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dc.contributor.authorBoland, Dick
dc.contributor.authorMonod, Emmanuel
dc.date.accessioned2009-09-28T09:37:30Z
dc.date.available2009-09-28T09:37:30Z
dc.date.issued2007-01
dc.identifier.urihttps://basepub.dauphine.fr/handle/123456789/2001
dc.descriptionEditorial du numéro spécialen
dc.language.isoenen
dc.subjectConnaissancesen
dc.subjectKnowledgeen
dc.subjectSystèmes d'informationen
dc.subjectInformation Systems Researchen
dc.subject.ddc658.4en
dc.subject.classificationjelM15en
dc.subject.classificationjelD89en
dc.subject.classificationjelA19en
dc.subject.classificationjelA12en
dc.titleA special issue on philosophy and epistemology : a Peter Pan syndrome?en
dc.typeArticle accepté pour publication ou publié
dc.contributor.editoruniversityotherCase Western Reserve University, Cleveland, Ohio;États-Unis
dc.description.abstractenThis special issue of Information Systems Journal (ISJ) is devoted to questions of the philosophy and epistemology of information systems (IS) research. Epistemology is the discipline of questioning the truth claims of science : how and what can we know, and how do the knowledge claims of science relate to our broader society? The term ‘philosophy’ means that the level of questioning is not about a particular research method or technique, but includes a selfreflective questioning across other realms of enquiry, ranging from ethics to aesthetics, and locating our ideas and methods in important trends in the history of philosophy of science. We are pleased that ISJ is the first journal in IS to publish a special issue on such ambitious topics. Since its beginning, ISJ has been open to a wide variety of research methods, especially qualitative ones, and a wide variety of approaches, like interpretivism and critical social theory, that did not always find a home in other journals. ISJ has also been open to quantitative methods and positivist approaches, showing an impressive commitment to pluralism. We see this special issue as one more way that ISJ serves to link the technical dimensions of IS to organizational and management issues, including their social and intellectual context. Our goals for this special issue, as stated in the Call for Papers, were: 1 to discuss if the theories used in the IS field were specific to our field or not; 2 to illustrate the applicative nature of our field, by challenging the classical empiricist view and idea of design; 3 to explore the extent that our object of research, i.e. the IS, exists independently of our observation of it; and 4 to question the definition of science, especially the taken-for-granted ideas of ‘falsification’ and ‘paradigms’, through a comparison with other academic fields. We received 18 submissions for this special issue. Of those, four were selected by the review process and are included here. Of the four accepted papers, two responded to the question on theories (Silva, Butler and Murphy), one to the applicative nature of our field (Hassell), and one to the object of research (Niehaves). But we had no papers that dared to question the definition of science through a comparison with other academic disciplines. We will elaborate on this point in the last part of the editorial, where we will ask if an academic field that has such limited comparative thinking reveals a ‘Peter Pan syndrome’ by failing to grow up.en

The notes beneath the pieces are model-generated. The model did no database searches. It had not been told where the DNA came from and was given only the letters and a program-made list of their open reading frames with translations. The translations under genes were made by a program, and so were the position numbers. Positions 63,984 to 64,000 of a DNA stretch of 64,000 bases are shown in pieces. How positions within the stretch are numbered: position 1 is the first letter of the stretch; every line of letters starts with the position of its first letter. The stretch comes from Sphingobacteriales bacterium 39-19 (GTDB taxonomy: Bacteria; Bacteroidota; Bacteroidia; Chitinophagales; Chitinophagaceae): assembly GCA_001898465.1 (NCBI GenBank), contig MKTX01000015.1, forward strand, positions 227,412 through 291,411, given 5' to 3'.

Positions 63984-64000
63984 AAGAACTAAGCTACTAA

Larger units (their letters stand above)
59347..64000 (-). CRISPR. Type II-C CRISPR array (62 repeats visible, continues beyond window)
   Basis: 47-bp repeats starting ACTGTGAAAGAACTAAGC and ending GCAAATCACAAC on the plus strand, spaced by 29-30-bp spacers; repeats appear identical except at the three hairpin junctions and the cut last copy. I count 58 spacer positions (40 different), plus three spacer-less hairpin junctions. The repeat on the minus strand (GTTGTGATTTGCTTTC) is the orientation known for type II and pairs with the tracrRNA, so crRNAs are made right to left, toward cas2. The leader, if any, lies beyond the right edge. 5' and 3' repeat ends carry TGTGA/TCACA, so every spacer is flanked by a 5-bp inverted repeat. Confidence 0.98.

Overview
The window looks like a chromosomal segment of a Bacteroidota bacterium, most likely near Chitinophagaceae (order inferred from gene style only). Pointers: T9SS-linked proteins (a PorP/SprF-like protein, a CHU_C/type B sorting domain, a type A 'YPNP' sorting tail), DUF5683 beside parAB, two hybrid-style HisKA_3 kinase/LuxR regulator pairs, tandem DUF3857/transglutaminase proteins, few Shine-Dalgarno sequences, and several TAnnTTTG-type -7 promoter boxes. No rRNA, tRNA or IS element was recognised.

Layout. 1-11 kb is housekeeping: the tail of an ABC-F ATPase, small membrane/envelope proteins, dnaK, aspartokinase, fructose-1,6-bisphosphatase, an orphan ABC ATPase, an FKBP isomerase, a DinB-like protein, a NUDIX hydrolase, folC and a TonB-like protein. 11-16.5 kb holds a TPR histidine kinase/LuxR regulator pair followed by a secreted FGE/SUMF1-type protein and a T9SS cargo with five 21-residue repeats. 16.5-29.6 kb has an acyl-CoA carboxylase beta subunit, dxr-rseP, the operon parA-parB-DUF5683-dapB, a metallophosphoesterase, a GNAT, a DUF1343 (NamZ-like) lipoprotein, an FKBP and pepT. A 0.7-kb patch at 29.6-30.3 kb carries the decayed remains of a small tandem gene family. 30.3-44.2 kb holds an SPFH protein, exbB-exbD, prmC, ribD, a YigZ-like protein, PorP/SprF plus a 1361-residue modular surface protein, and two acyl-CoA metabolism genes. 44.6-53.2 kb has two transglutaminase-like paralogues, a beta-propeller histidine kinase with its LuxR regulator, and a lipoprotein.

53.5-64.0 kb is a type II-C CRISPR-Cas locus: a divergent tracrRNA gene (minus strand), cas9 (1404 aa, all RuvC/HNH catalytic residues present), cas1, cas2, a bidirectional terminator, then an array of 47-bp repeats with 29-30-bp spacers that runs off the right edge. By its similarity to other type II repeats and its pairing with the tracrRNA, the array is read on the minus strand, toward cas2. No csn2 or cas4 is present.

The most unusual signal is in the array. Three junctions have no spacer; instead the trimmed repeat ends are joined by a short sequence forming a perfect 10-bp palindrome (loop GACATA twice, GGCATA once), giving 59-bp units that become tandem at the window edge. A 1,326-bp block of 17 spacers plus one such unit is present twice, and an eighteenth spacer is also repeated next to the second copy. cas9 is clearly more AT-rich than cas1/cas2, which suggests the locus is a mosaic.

dc.relation.isversionofjnlnameInformation Systems Journal
dc.relation.isversionofjnlvol17en
dc.relation.isversionofjnlissue2en
dc.relation.isversionofjnldate2007-01
dc.relation.isversionofjnlpages133-141en
dc.description.sponsorshipprivateouien
dc.relation.isversionofjnlpublisherBlackwell Publishingen
dc.subject.ddclabelDirection d'entrepriseen


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